Monday, April 28, 2008

Being Right Or Being Happy

There is a certain kind of man who likes to get up on a Saturday morning and head for the Home Depot. As he crosses the threshold of the store a certain excitement builds within him. It is the store where dreams are made and a man can feel like a real man. I am not one of these men. When I go into a Home Depot I am as out of place as a bull in a china shop. Knowing this, my wife and son sent me there anyway for painting supplies and an extra gallon of paint. The two of them were painting a bedroom in my house. I am not as stupid about these manly things as I pretend to be but I am no Tim the Tool Man either. I got what was needed and headed to the checkout. There I encountered a store clerk who gave me some marriage advice. He said, "After 39 years of marriage I have learned that a man can be right or a man can be happy. I choose to be happy so I let her be right all the time". If only I could be so compliant.

I mostly hid out and stayed away from the work area on the 2nd floor of my home. All was quiet for me until Chloe and her mother showed up. Chloe and I went outside. Once I did that, there was no coming back in. She loves the outdoors. We found some worms. I always like to ask Chloe nonsensical questions to see what kind of answer she will give me. "Chloe, do worms fly"? "No Pa Paw! Only bees and butterflies and birds fly"! Chloe will be four years old in less than three months. She is as loving and sweet as she ever was but she is also becoming more and more independent with a mind of her own and either no ability or no willingness to negotiate anything. Dinner was chaotic as are all family dinners. Along with Chloe and her parents, we had my son Nick and a fellow seminarian with us. Nick came home again this weekend to register for summer school at a local college. I knew he was home when I walked in the house on Friday afternoon and saw the laundry basket of dirty clothes. By taking some classes this summer he can graduate early and avoid an extra year in Indianapolis. While going to school this summer he will also be living at local parish. I hope this parish agrees to feed him and that there is a washer and dryer there.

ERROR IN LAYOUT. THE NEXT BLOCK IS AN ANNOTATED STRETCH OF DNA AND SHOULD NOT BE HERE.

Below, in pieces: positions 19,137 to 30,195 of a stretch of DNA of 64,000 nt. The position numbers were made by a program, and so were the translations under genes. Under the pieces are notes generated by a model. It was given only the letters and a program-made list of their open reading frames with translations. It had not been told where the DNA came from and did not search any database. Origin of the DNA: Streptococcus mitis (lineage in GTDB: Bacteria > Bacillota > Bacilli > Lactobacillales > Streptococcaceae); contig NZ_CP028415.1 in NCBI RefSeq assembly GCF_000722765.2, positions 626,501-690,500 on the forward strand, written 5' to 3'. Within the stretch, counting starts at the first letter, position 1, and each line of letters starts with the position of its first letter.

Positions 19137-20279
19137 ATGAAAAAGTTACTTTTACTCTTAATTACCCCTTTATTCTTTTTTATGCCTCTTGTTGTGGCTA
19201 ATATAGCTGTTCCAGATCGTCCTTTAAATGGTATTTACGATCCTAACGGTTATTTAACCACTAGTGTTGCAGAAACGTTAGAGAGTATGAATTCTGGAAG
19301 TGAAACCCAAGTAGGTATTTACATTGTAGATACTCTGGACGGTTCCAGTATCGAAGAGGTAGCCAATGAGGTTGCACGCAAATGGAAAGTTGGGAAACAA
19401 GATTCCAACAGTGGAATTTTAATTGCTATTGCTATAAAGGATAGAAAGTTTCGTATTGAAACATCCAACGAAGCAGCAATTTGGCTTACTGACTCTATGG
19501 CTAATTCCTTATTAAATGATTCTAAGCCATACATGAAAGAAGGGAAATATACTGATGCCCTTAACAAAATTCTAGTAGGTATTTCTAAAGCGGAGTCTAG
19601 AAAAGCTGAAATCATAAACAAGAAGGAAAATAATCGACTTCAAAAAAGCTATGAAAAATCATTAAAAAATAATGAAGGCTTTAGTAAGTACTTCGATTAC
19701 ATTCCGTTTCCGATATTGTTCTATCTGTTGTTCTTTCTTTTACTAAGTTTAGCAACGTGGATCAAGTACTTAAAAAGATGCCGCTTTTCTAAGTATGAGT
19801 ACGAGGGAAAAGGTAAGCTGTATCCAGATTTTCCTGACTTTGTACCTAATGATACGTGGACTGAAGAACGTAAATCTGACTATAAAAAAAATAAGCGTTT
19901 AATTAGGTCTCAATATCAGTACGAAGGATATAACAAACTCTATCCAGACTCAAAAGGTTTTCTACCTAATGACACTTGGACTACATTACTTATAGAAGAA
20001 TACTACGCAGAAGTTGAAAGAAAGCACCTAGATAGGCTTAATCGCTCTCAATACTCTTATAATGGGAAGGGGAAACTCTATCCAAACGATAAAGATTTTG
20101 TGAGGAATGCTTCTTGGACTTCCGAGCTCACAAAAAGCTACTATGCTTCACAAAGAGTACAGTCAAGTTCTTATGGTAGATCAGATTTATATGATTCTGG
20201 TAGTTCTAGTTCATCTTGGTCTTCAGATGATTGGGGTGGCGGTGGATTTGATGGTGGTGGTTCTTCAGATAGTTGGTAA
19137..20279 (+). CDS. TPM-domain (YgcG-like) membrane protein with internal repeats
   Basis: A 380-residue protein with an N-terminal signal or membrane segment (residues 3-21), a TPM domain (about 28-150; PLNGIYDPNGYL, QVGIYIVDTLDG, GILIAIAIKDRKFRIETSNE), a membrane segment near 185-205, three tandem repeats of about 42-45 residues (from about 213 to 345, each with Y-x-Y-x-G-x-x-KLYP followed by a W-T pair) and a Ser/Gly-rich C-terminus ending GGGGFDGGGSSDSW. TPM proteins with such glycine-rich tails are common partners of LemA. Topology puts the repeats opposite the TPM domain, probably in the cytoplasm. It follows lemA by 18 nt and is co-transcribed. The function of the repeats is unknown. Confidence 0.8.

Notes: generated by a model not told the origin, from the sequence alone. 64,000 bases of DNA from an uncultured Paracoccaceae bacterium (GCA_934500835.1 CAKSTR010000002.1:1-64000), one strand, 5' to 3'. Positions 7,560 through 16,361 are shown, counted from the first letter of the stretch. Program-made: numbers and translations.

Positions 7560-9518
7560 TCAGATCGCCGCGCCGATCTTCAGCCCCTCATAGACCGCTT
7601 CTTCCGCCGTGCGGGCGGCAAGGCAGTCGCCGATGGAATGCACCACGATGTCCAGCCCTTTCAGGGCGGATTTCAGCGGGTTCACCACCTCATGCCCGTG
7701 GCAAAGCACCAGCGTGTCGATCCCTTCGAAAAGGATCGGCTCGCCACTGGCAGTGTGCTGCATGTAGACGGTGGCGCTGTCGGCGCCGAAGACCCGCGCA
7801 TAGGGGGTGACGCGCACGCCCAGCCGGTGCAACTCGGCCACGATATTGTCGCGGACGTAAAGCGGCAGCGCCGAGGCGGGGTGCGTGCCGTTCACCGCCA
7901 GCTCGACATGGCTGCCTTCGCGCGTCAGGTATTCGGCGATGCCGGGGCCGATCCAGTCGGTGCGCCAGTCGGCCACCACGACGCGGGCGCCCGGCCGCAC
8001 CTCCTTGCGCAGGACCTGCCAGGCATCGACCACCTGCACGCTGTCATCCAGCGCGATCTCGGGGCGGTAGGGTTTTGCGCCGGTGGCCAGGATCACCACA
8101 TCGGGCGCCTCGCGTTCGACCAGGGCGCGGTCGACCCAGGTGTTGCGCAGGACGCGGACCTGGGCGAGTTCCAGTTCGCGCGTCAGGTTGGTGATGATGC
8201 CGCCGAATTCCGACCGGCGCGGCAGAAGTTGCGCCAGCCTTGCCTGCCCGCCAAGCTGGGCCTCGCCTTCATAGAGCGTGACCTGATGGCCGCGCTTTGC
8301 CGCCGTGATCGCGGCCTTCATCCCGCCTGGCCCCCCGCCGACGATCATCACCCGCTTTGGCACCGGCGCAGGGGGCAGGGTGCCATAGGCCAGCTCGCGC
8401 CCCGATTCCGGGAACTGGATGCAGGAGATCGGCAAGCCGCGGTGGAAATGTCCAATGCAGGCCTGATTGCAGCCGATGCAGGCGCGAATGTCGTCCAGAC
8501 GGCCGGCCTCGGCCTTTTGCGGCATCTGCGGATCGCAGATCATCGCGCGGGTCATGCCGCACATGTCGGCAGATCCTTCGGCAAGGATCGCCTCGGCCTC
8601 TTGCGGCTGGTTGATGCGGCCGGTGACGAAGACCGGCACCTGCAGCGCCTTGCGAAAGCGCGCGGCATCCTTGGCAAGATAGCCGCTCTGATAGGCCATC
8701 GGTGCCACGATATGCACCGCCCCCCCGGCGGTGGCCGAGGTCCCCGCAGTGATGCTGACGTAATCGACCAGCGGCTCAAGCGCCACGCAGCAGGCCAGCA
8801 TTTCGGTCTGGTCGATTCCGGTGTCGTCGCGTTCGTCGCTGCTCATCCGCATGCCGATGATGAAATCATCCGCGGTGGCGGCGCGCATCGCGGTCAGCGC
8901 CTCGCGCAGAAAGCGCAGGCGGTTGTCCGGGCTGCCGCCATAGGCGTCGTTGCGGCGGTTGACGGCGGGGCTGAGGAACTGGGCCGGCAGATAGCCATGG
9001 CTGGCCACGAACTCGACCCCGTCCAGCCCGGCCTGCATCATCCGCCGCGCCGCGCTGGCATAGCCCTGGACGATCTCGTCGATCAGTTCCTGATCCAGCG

Sunday afternoon was spent visiting my mother, having coffee with a friend at a local Starbucks, and checking on my dad at the nursing home. I must be honest. I hate nursing homes. My father in law used to call them "warehouses for old people". Walking into the nursing home the hallways and community room are full of residents who seem to stare at me as I look for my father. Most of them are sitting in wheelchairs slumped over or staring into space. I speak to some of them and smile at others. There is usually no response. I find it sad and a little depressing. These folks were once young and healthy and vital. Some of them were pillars of their communities. They may have been professional people or business owners. Some perhaps were teachers and intellectuals. I think about all of this as I look for my father. I do not see him so I walk towards his room. He is in bed and sleeping. The oxygen machine hums by his bedside. I do not wake him. I simply sit in a chair by his bed and silently pray for him. Perhaps I should have awakened him but I didn't want to disturb him. I wondered how many hours a day this once very physically active man now sleeps. All his days must flow together. I looked at him and wondered what goes on in his mind everyday. I fear I will be in his place someday. I do not pray for his death. I pray for his life that he be physically comfortable and that his mind be at peace until his days in this life are over.

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